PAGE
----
Maher escaped many attacks on his life, the last taking place on Sunday, July 5, 2010, when a Muslim fundamentalist tried to behead him in broad daylight. His daughter Dina also escaped an acid attack (AINA 4-17-2010).
Former Muslims United (FMU) has used Sheikh al-Badri’s comments in news releases. It has been a featured video on the former Muslims website to convey how death fatwas issued by Muslim clerics and Sharia Jurists like al-Badri threaten the civil and human rights of apostates. His remarks are a justification for FMU Freedom Pledge Campaign that sought American Muslim leaders to abjure these Sharia death Fatwas against those who have left Islam. FMU only got two responses from more than 163 Freedom Pledge letters sent to American Muslim leaders.
The UK Coptic Human Rights arrest warrant for Sheikh al Badri is ironic in another way. You may recall that Dutch politician Geert Wilders is the subject of a 2008 Interpol arrest warrant issued by a Jordanian court on the grounds of defaming Islam with his film Fitna.
In the current debates about the eruption of Mega-mosques in the United States, the UK Coptic group human rights initiative furthers the argument that Islamic Sharia is in violation of both US civil rights laws and the UN Universal Declaration of Human Rights. The Cairo Declaration of Human Rights, endorsed by the heads of states of the Organization of Islamic Countries in Dakar in 199, is in direct contradiction of those Western human rights laws and accords, because it Sharia compliant. David Littman NGO representative of the World Education Association made these telling arguments against the Cairo Declaration before the UN Human Rights Council in Geneva. He noted:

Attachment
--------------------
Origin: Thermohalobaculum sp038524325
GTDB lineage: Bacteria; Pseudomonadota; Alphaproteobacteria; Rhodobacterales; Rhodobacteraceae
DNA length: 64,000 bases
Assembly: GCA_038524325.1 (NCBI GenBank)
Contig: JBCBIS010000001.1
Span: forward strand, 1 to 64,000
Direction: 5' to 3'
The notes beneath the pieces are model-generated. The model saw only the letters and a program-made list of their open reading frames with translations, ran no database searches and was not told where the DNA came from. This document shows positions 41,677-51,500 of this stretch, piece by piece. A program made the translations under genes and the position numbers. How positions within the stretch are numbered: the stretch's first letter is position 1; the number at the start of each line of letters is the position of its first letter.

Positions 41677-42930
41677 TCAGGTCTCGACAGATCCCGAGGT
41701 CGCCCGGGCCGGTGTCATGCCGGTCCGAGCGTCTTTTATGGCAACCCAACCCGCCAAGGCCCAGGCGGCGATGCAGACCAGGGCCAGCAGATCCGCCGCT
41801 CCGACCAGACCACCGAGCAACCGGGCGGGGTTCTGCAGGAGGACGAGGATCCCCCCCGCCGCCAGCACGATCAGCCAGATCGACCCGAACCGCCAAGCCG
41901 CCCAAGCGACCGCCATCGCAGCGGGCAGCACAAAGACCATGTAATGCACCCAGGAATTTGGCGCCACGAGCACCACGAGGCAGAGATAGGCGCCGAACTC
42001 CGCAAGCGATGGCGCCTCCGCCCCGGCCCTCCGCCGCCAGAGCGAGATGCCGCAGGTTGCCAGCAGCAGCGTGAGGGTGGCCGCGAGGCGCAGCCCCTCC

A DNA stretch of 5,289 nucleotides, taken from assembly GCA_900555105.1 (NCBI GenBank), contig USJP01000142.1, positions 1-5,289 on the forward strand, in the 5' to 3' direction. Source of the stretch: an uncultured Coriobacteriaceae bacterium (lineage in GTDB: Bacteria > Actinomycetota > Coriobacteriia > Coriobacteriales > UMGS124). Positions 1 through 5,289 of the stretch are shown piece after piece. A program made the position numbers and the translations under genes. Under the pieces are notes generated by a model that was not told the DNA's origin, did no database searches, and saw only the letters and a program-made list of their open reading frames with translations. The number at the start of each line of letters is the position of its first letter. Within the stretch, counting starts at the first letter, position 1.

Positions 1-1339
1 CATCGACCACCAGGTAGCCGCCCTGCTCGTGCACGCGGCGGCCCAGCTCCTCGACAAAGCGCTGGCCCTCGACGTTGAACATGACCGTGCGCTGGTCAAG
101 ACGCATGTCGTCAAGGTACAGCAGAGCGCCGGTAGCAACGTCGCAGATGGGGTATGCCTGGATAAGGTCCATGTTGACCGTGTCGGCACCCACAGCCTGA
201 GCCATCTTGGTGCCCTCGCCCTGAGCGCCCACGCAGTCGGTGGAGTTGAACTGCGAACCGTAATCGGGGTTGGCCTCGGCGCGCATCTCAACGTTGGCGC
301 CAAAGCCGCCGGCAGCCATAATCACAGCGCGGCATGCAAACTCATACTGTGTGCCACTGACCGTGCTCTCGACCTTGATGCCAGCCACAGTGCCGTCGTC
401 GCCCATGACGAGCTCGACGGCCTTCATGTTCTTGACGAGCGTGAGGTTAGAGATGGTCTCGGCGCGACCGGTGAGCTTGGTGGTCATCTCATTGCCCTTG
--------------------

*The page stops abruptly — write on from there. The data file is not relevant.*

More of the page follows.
These efforts led to the ‘Universal Islamic Declaration of Human Rights,’ proclaimed at UNESCO in 1981, and to the ‘Cairo Declaration of Human Rights in Islam’ (CDHRI), adopted on 5 August 1990 in Cairo by the 19th Islamic Conference of Foreign Ministers of the 45 (now 57) Member States of the Organization of the Islamic Conference (OIC), subsequent to the Report of the Meeting of the Committee of Legal Experts held in Teheran from 26-28 December 1989.
It is significant that article 24 of the English CDHRI states that “All the rights and freedoms stipulated in the Declaration are subject to the Islamic shari’a,” and its article 25 confirms that “The Islamic Shari’ah is the only source of reference for the explanation or clarification of any of the articles of this Declaration.” Thus, it is clear that the shari’a law has supremacy and the 1990 Cairo Declaration primacy — in the view of its authors — over the International Bill of Human Rights (the UDHR included), and all other UN Covenants.
The UK Coptic human rights group pushback against Islamic Sharia doctrine with this initiave seeking an arrest warrant against Sheikh al-Badri should raise the consciousness of Sharia threats to fundamental Western Judeo Christian values inherent in the American Constitution and international human rights laws.